Is the 300mm f/2.8 Lens Now Dead?

bythom nikon 300mm

At one point in time, the best selling exotic lens was the 300mm f/2.8. All SLR and DSLR mounts had one as a result. 

Today? Let's take a look:

  • Canon RF — No 300mm f/2.8 (but 400mm f/2.8, 600mm f/4, 800mm f/5.6)
  • Nikon Z — No 300mm f/2.8 (but 400mm f/2.8, 600mm f/4 on road map, 800mm f/6.3)
  • Sony FE — No 300mm f/2.8 (but 400mm f/2.8, 600mm f/4)

Two factors seem to have come into play. First, the very good Sigma 120-300mm f/2.8 and excellent Nikon 120-300mm f/2.8 were introduced, and that provided flexibility while retaining the 300mm f/2.8 aspect. While the Nikon zoom was more expensive than the prime, I'd rather have it.

But more important, I think, has been that we moved from 300mm being about as much lens as you could handle without VR/IS (in the film era) to 300mm being a reasonable focal length for APS-C/DX DSLRs to...[crickets]. 

Today pretty much everything in the long telephoto range not only has some form of image stabilization, but that often works in conjunction with sensor-based stabilization. Couple that with full frame, lighter, smaller, more hand-holdable exotics, and it seems that 400mm f/2.8 is the new 300mm f/2.8, and longer is better (and available).

The birders are having their way with lens makers, it seems ;~). 

Given my Z-mount proclivities these days and the fact that with telephoto I'm primarily a college sports and wildlife photographer, here's the way I now see my needs:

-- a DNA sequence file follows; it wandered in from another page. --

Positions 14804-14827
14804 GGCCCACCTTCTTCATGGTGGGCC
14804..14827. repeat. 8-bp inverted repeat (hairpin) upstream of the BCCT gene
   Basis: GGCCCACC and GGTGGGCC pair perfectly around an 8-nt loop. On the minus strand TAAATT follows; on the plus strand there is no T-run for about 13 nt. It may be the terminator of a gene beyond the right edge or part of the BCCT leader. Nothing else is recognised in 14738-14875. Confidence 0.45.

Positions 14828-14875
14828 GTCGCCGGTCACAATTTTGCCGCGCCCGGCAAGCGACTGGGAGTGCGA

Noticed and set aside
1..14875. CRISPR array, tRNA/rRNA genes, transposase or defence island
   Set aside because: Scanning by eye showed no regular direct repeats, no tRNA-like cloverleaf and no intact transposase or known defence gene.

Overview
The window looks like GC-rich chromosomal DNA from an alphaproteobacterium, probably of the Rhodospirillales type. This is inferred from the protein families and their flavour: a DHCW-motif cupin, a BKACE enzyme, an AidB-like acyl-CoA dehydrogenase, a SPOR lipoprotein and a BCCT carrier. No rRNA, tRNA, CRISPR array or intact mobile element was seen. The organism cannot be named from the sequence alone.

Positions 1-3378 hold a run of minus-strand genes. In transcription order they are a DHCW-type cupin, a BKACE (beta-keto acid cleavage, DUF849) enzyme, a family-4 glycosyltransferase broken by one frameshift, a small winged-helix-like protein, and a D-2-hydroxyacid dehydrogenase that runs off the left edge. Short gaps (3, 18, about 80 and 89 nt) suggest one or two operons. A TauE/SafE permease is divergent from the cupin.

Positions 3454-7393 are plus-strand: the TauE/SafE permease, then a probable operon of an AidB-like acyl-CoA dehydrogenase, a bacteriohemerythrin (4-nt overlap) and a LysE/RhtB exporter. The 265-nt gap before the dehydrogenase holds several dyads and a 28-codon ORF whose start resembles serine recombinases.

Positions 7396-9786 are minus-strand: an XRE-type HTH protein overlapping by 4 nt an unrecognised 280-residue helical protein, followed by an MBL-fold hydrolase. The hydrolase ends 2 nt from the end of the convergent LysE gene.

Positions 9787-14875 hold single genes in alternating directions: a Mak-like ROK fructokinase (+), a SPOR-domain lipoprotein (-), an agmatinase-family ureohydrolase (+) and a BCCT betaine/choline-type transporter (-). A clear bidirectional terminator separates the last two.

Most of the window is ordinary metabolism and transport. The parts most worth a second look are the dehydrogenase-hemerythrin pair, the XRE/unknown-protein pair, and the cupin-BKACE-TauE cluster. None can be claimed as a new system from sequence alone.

1. 70-200mm f/2.8 tends to be used for indoor sports; on second body for large mammals close by.
  2. 120-300mm f/2.8 would be useful for football sidelines at some venues, some other sports (track and field); might suffice for second body large mammals close by.
  3. 400mm f/2.8 with built-in teleconverter gives me the 400mm and 560mm range I need for more removed sports access (lacrosse, soccer fields are large); perfect for the long lens on safari.

I wouldn't buy a 300mm f/2.8. I might buy something longer, such as an 800mm, but it would be rarely used.

I don't think I'm a lot different than other sports photographers. Even though I tend to use more modest focal lengths than other wildlife photographers, 300mm f/2.8 isn't something I find myself wanting. Perhaps if Nikon made a D500 DX replacement in the Z mount I might think differently (450mm f/2.8 effective is something I'd use). But for full frame? No.

To answer the headline, though, I'd say "no, just dormant." At some point, the camera makers will need to fill in their lens lineups with the full set of options so that they get all the potential sales, not just the most likely sales. We're a long way from the full exotic lineups that we had in the Canon EF and Nikon F mounts, which ranged from 200mm f/2 to 800mm f/5.6 (and even higher at times), with multiple aperture choices and some zooms sprinkled into the telephoto line as well. In what I call the exotic realm, Nikon had 200mm f/2, 300mm f/2.8 and f/4, 400mm f/2.8, 500mm f/4 and f/5.6, 600mm f/4, and 800mm f/5.6 primes, plus 120-300mm f/2.8 and 180-400mm f/4 zooms. That's ten exotics in the F-mount. Current Z-mount count? Three. Thus it's easy to guess that more are coming.

That said, I'd think that a 200mm f/2 and a 300mm f/2.8 would have lower priority with the Canikony lens teams at the moment than some other options that are still missing, particularly the aforementioned 120-300mm f/2.8 and the 200-400mm f/4 ranges (with built-in teleconverter). 

So it may be awhile before you see a 300mm f/2.8. My best guess is that Canon would be first to so, and might do it by mostly porting over the existing EF lens (e.g. no major redesign). 


Bonus: Fujifilm now needs a 300mm f/2.8 lens in the XF mount. But that's because they need to be competitive at the 400mm+ effective range (the X-H2S that really needs that lens is APS-C, so 300mm f/2.8 is 450mm equivalent f/2.8, bridging the gap between the full frame 400mm f/2.8 and 500mm f/4 lenses they'd be competing against.

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